Monday, 16 November 2015

A time to reflect

Early Saturday morning I switched on my radio to hear about the devastating attacks in Paris the night before. Shocked and saddened my thoughts and sympathies, like so many others, are very much with all those families and friends of those affected and of course with all the first responders and services who will be working flat out on this terrible situation for quite some time. It is difficult to imagine what the Parisian community as a whole are going through – but the considerable  support, demonstrations of solidarity, good will and prayers from so many across the globe I hope are of some comfort as they struggle to come to terms with the atrocities bestowed on them on Friday night.

Sadly we have seen similar random attacks across the globe, over the years, on innocent people who are guilty of no more than being out and about in a place at one time.

So where does that leave us here in West Sussex - should we be worried? Interestingly since August 2014 the UK has been on ‘severe’ level of threat and over that time we have to accept that it is easy for all of us to become a little relaxed and complacent with the level of threat that residents of the UK have found themselves living with on a day to day basis. However, after Friday we all need to be mindful of the situation and need to be vigilant in our day to day activities.

WSCC works closely with our communities and other organisations to make West Sussex a safe and resilient county for our residents and businesses alike. We engage 24/7 with other emergency services and organisations to ensure that we deal swiftly and effectively with incidents that impact upon our county. The tragic incident at Shoreham in August is an good example of how all services pull together in an emergency.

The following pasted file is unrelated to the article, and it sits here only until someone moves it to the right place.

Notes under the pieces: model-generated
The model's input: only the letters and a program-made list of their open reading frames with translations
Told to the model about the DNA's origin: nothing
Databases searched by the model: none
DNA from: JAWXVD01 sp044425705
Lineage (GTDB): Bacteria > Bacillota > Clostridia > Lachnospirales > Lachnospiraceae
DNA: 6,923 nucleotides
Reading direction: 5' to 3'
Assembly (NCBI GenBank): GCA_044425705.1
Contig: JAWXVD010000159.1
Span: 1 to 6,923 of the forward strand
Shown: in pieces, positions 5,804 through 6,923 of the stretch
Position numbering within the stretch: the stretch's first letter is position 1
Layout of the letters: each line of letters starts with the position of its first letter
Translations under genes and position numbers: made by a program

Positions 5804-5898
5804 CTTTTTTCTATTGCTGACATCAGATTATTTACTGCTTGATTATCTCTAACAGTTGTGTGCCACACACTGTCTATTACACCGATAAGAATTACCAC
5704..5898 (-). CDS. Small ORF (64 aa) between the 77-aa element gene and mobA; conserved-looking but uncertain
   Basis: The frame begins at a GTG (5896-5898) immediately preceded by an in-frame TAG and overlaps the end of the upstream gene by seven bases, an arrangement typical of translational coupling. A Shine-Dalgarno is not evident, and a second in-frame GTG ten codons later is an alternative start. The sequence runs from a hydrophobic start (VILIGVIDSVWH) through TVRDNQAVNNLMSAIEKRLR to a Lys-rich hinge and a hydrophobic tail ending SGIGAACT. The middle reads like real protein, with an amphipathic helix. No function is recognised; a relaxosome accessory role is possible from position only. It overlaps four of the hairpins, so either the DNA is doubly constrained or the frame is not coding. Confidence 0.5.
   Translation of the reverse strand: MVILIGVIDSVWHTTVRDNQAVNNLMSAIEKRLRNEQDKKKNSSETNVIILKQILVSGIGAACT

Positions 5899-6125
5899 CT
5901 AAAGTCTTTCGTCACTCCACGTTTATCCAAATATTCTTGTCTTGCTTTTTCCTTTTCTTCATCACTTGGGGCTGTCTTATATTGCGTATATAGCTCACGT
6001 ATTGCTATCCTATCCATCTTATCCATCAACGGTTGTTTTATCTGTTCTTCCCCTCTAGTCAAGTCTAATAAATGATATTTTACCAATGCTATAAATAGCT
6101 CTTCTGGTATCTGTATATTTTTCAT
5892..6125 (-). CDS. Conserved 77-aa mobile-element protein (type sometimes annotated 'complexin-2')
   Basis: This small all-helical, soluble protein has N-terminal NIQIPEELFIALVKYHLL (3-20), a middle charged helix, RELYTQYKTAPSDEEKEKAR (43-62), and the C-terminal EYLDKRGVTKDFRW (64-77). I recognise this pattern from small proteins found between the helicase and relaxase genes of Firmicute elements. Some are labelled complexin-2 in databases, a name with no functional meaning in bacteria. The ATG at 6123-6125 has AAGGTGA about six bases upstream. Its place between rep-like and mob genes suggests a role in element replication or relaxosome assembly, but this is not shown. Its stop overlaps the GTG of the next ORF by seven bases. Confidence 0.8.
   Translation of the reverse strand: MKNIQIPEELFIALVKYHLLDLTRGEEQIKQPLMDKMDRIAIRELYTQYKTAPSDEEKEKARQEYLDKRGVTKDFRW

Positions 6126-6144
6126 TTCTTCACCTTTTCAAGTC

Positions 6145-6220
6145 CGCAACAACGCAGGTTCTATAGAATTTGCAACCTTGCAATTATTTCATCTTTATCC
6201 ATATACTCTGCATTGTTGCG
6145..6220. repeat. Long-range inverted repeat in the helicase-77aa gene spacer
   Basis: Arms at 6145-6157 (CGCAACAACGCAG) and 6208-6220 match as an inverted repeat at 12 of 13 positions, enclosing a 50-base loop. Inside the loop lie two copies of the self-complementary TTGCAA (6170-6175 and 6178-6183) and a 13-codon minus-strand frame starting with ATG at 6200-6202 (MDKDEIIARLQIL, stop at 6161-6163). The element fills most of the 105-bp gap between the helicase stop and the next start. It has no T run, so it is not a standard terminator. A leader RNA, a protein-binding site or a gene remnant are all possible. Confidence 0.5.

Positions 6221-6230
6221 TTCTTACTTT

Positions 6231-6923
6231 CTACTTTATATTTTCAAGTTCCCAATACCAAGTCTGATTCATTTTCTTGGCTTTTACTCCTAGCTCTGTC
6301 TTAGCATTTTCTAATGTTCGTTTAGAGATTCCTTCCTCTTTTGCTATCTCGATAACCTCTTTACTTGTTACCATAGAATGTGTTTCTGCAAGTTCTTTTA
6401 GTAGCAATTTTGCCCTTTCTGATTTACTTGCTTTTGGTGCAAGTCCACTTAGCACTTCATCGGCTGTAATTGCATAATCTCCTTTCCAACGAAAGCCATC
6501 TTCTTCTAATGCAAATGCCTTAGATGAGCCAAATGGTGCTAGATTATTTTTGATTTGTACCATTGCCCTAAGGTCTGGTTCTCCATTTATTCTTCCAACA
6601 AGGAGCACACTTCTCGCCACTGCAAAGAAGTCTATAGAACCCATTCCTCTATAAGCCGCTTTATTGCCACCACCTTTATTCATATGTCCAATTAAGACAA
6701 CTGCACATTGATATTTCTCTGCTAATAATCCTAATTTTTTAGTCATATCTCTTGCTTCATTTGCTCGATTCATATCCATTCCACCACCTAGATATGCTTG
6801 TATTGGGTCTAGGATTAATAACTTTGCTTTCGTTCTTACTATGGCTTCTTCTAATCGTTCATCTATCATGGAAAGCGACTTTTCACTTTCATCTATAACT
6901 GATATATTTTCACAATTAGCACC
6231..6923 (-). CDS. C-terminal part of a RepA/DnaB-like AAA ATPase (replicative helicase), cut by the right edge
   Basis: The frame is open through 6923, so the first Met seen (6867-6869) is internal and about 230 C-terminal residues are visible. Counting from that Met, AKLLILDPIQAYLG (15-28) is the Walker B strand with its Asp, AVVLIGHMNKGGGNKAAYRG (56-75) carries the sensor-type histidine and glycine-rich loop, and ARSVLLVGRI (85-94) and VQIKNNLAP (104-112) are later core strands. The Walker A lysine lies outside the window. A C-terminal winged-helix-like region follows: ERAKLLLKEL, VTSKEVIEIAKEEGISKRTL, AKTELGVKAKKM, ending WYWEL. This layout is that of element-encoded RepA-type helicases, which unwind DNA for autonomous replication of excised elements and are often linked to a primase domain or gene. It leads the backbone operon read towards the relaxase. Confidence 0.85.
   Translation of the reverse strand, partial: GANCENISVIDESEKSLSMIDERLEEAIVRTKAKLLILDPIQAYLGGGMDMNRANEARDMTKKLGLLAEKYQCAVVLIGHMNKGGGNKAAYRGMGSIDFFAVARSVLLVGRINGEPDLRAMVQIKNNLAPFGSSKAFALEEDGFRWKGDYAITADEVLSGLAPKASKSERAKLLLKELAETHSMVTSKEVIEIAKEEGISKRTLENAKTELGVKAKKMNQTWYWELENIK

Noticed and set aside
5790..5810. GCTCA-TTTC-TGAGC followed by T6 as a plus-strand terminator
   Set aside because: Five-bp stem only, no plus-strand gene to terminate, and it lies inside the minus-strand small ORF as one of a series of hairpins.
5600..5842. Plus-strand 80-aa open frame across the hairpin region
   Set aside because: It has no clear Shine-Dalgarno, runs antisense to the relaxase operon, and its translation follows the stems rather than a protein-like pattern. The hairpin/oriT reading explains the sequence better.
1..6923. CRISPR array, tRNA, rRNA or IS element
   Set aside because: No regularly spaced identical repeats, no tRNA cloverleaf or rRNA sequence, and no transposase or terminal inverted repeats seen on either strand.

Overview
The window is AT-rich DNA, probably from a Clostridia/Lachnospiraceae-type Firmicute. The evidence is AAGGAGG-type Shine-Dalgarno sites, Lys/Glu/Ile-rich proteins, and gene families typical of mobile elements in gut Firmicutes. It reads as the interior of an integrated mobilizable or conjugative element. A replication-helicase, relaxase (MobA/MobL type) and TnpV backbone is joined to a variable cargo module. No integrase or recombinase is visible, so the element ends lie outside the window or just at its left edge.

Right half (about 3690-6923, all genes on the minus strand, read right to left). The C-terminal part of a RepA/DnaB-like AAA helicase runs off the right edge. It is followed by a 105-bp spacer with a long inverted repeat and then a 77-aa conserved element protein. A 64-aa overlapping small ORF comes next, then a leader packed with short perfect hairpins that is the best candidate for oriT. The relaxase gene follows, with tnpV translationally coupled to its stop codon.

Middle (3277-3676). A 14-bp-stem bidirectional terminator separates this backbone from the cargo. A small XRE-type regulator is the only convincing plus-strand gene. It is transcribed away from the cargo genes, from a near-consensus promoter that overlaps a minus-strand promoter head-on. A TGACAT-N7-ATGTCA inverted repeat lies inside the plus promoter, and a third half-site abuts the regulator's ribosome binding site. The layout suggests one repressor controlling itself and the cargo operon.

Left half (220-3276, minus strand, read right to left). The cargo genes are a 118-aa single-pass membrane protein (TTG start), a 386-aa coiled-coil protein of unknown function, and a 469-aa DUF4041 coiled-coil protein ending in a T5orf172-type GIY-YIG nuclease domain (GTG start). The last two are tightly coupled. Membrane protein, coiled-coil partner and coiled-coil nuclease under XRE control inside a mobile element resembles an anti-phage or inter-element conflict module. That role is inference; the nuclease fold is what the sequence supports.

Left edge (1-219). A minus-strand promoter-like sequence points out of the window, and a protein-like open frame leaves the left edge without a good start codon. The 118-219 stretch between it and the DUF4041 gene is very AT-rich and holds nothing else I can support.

We do have  clear and robust procedures in place and these are shared with our partner agencies in order to learn from each other. This prepares us as a local authority to plan, educate and inform those within our own county to prepare and mitigate against such threats.

But we all have a part to play, so in this period of heightened alert it is really important for us to remain vigilant, trust our instincts and report suspicious activity to the police or anonymously to the number below by calling the confidential anti-terrorist hotline on 0800 789 321 or 999 in an emergency.

Here are some examples of suspicious behaviour to watch out for:

  • People in stationary vehicles watching a building or structure, for no apparent reason.
  • Vehicles moving slowly near public buildings, structures or bridges, or parked in suspicious circumstances.
  • People using recording equipment, including camera phones, or seen making notes or sketches of security details for no apparent reason.
  • Someone paying close attention to specific entry and exit points; stairwells, hallways, fire escapes for no apparent reason.
  • People loitering at or near premises for long periods, watching patrons, for no apparent reason.
  • People asking detailed or unusual questions about buildings and business operations, facilities (such as room layouts), security or parking for no apparent reason.
  • Members of the public in offices and ‘off limits’ areas, plant rooms and similar locations.

It may be absolutely nothing, but if you see or hear anything that you think could be terrorist-related trust your instincts and call the Anti-Terrorist Hotline on 0800 789 321 – we all have a part to play.

Best wishes,
Louise

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